U.S. Congressman Urges More Aid to the Central African RepublicRep. David Cicilline (D–R.I.), a member of the House Foreign Affairs Committee, said critical aid to the Central African Republic (CAR) was necessary after visiting the country with a congressional delegation in August. He stated that the international community “has to think about the long-term implications of abandoning our efforts to stabilize this country.”

Cicilline specifically criticized the 2017 withdrawal of U.S. special operation forces in the African country. Since the withdrawal, members of the Lord’s Resistance Army, a rebel faction in CAR, have continued to attack civilians, particularly in the country’s southeast region.

Since its independence from France in 1960, CAR has experienced near-constant sectarian violence and political instability, usually caused by religious or ethnic conflicts. Its economy, infrastructure and development have suffered as a result.

The Central African Republic ranks last on the U.N. Human Development Index. More than 60 percent of the population lives in poverty, and only 36.8 percent are literate. Preventable diseases, such as malaria and malnutrition, have contributed to an average life expectancy of 52.3 years.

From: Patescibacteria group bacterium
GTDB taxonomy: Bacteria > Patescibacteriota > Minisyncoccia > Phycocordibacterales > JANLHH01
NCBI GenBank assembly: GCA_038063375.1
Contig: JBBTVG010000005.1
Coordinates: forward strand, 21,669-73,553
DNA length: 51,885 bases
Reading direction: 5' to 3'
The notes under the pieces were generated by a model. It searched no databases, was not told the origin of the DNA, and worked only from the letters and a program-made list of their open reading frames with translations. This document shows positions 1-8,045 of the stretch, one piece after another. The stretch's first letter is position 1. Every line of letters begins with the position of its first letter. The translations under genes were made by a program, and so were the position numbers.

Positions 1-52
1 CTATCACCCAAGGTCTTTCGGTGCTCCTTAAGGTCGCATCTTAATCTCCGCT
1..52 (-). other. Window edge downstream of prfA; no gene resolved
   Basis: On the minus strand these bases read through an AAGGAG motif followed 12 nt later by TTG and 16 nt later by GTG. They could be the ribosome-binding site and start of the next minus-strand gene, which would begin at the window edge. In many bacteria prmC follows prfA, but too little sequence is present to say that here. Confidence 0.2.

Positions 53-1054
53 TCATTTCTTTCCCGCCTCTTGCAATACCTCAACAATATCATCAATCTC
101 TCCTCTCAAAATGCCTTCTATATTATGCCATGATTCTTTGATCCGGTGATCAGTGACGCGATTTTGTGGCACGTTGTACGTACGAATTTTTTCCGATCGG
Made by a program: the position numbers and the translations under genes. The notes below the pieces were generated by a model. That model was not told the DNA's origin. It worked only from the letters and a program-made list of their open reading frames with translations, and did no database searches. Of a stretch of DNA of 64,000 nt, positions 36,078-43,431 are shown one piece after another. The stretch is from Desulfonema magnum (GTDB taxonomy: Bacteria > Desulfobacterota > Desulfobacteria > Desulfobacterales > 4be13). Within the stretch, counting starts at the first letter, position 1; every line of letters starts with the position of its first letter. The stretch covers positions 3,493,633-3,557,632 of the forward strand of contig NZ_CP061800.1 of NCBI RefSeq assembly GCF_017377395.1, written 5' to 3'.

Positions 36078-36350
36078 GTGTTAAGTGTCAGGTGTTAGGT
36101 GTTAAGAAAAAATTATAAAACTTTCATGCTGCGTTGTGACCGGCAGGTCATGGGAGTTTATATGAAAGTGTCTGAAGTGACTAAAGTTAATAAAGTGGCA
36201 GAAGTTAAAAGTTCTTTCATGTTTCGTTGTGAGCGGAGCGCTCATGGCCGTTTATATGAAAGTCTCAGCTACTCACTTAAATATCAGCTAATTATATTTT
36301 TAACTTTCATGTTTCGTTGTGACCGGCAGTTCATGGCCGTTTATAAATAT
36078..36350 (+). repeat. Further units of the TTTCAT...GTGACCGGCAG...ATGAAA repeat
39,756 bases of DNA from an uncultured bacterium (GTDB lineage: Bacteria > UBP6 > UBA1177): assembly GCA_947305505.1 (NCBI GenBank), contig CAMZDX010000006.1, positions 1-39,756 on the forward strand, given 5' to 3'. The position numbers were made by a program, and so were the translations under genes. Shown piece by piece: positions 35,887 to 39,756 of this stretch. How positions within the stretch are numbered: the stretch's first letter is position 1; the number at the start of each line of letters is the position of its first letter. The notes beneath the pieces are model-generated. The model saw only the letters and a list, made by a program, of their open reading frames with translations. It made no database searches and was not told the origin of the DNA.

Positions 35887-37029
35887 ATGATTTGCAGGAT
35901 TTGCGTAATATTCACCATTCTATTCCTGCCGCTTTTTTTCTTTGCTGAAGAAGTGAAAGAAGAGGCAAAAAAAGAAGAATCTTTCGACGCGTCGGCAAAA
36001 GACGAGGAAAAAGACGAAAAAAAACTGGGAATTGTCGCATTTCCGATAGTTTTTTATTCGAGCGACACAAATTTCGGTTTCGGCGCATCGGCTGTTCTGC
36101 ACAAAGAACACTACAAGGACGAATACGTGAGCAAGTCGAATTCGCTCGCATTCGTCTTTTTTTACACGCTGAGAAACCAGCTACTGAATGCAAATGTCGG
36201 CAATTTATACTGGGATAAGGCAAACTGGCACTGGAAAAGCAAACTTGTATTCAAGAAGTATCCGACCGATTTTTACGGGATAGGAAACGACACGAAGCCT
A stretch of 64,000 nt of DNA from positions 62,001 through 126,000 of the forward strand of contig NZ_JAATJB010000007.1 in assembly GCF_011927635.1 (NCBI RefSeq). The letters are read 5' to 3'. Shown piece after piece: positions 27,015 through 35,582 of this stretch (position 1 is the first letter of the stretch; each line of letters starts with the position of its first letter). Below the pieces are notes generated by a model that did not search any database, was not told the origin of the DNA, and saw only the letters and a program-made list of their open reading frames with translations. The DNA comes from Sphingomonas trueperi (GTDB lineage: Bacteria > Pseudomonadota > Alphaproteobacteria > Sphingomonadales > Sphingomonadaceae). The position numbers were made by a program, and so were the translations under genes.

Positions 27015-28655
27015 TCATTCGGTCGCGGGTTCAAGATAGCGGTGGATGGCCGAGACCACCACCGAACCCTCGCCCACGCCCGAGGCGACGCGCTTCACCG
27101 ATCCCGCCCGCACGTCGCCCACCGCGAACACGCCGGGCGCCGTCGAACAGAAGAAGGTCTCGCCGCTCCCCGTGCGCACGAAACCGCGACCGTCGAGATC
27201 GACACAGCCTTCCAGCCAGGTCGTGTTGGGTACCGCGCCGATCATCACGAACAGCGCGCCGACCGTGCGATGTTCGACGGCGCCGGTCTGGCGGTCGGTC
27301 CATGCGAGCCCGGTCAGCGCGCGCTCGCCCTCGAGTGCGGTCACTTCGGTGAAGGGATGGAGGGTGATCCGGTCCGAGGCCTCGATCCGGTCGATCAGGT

According to Oxfam, 60 percent of CAR is controlled by rebel groups. In fact, the U.S. suspended embassy operations in CAR from December 2012 to September 2014 due to violence spurred by civil war. This violence also has displaced 600,000 people.

The U.S. has historically provided aid to the Central African Republic. In the past two years, the U.S. spent more than $500 million in humanitarian, development and security assistance to CAR. The U.S. also supported U.N. peace operations in CAR, which sent more than 10,000 peacekeepers to the embattled country.

However, the U.S. recently decreased aid to the Central African Republic. For FY 2017, the U.S. sent $48.6 million in aid to CAR, compared to $64.7 million in FY 2016. USAID also stated their purpose in CAR is to primarily respond to humanitarian crises as opposed to supporting long-term development.

The U.N. mission mandate in CAR ends in November. At that time, the U.N. Security Council can send additional peacekeeping support to the country.

CAR remains a complicated geopolitical issue. Nonetheless, the international community remains committed to providing aid to the Central African Republic to promote stability and development and empower its population to rise out of poverty.

Sean Newhouse